It sounds like you still have a lot of residual issues with your ex. It would really serve your kids best if you stopped trying to micromanage your ex-husband’s household. Especially since kids pick up on this kind of thing and use it to play their parents against each other. My stepkids do this all the time - their mother has problems with every little thing that happens in our house, and they have admitted to us that they lie and/or exaggerate about things at our house to get her to feel sorry for them. Do yourself the favor that my husband’s ex refuses to do for herself… just stop reacting to every little thing. Your kids’ father has the right to parent them too.

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@jani The school keeps records on tardies and unexcused absences. If you end up retaining a lawyer for a modification he/she will automatically grab those records during Discovery. In my state Standard Orders say a parent can designate a person known to the child for pickups/drop offs. A Power of Attorney is not at all required.

Only you and the father have “legal rights” to your child. But that does not mean you can have your mom help you babysit or have a friend pick your child up. While you are parenting you very likely will ask someone over the years to assist you. It is not unreasonable that Dad will do the same. Let Dad parent during his parenting time. To reduce Dad’s rights you’d need to show he is being negligent or he is unfit. That is very difficult to prove. Even felons get time with their kids. Being a parent and what that means legally is the one right most states consistently seem to agree on.

Children reflect the desires of the parent often. Make sure you aren’t projecting your feelings onto your child about the pickups and the stepmom. Judges also pick up on that and they don’t like it. Remember kids don’t like lots of things but as a parent you have to make judgment calls about what works for your life. You don’t always go around submitting to your child’s wishes. You need to let the child’s father parent and do the same. Short of the child being in any physical danger and missing lots of school you won’t get an audience with a court on these grounds.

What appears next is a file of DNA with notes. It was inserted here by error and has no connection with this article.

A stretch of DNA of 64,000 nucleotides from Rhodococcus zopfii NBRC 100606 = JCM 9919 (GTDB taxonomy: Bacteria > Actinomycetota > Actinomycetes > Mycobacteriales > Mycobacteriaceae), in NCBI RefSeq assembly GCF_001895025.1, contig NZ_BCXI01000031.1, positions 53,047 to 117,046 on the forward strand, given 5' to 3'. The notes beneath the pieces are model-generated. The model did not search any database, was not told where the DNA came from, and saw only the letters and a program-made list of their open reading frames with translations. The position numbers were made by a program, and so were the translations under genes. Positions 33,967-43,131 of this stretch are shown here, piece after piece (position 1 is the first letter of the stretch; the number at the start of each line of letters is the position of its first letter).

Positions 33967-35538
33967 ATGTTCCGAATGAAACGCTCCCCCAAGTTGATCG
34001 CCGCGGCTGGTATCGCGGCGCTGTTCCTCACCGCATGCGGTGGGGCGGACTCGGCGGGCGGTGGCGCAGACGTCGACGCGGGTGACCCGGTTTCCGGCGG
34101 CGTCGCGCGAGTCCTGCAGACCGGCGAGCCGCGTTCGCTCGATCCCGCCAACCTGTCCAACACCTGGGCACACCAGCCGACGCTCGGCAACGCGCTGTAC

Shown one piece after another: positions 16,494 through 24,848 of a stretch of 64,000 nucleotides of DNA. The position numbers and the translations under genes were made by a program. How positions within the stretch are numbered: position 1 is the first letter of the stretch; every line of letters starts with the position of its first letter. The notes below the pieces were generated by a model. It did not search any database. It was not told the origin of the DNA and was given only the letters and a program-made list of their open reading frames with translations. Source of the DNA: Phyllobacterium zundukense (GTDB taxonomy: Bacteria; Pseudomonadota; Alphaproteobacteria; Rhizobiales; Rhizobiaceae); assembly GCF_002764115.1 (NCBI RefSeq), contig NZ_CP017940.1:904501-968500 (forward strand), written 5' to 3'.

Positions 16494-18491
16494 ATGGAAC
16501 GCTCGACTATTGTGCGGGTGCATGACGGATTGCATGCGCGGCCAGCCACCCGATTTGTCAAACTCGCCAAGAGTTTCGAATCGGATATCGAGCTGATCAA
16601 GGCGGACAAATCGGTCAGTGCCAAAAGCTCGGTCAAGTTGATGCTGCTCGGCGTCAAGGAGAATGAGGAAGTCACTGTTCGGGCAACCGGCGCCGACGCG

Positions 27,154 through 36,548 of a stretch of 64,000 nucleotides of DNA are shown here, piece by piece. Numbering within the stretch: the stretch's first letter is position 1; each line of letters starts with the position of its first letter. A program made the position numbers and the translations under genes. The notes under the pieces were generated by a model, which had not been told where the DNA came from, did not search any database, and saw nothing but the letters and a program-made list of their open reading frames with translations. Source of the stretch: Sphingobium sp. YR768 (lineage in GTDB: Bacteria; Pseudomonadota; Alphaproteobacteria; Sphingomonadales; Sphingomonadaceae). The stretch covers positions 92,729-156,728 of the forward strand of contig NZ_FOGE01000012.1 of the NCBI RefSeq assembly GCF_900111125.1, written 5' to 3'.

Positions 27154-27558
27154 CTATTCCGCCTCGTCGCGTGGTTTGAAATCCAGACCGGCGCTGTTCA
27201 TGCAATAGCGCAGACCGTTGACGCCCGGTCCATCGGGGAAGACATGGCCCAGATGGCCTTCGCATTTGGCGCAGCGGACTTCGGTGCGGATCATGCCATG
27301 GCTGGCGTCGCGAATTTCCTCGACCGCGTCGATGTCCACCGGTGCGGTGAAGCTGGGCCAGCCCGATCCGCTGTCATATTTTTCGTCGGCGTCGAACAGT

You need what is referred to as a “Substantial Change in Circumstances” to modify custody orders. I won’t go over all of the possibilities but an example: the other parent chronically causes your child to miss school (unexcused) and their grades have started suffering coupled with 5 years have passed since the Orders were finalized. That MIGHT be enough to start the process. It doesn’t mean you will win. The standard is subjective and not only is every state different but every court is different because ultimately it is up to an individual (the judge) as to whether or not he/she sees your case as impacting what’s in the Best Interest of your child. Additionally, many states require you go to Mediation first before you ever get to let a judge decide. Modification is expensive and it is a huge gamble. A high priced, experienced lawyer can make the difference. Depending on the complexity of the modification you can be out the equivalent of what a car would cost you or more.

I recommend you start documenting now so you have a journal to remember things. Start brushing up on what it means to look like a reasonable parent in your state and start practicing that kind of behavior. Because ultimately you likely will have to go to Mediation that means you will need to negotiate with the other parent. Start doing that now and figure out some give/take. Everyone will be happier and it will be much cheaper in the long run. Jr. should get that money not the lawyers.

And most important - kids want to love both Mom and Dad. It hurts them deeply when they don’t have permission to do this. They pick up on everything. A glare here, a misplaced insult there and your kids know how you feel. Allow him to remember his time with mom as being a special time in his childhood.

Good Luck and Happy Mother’s Day!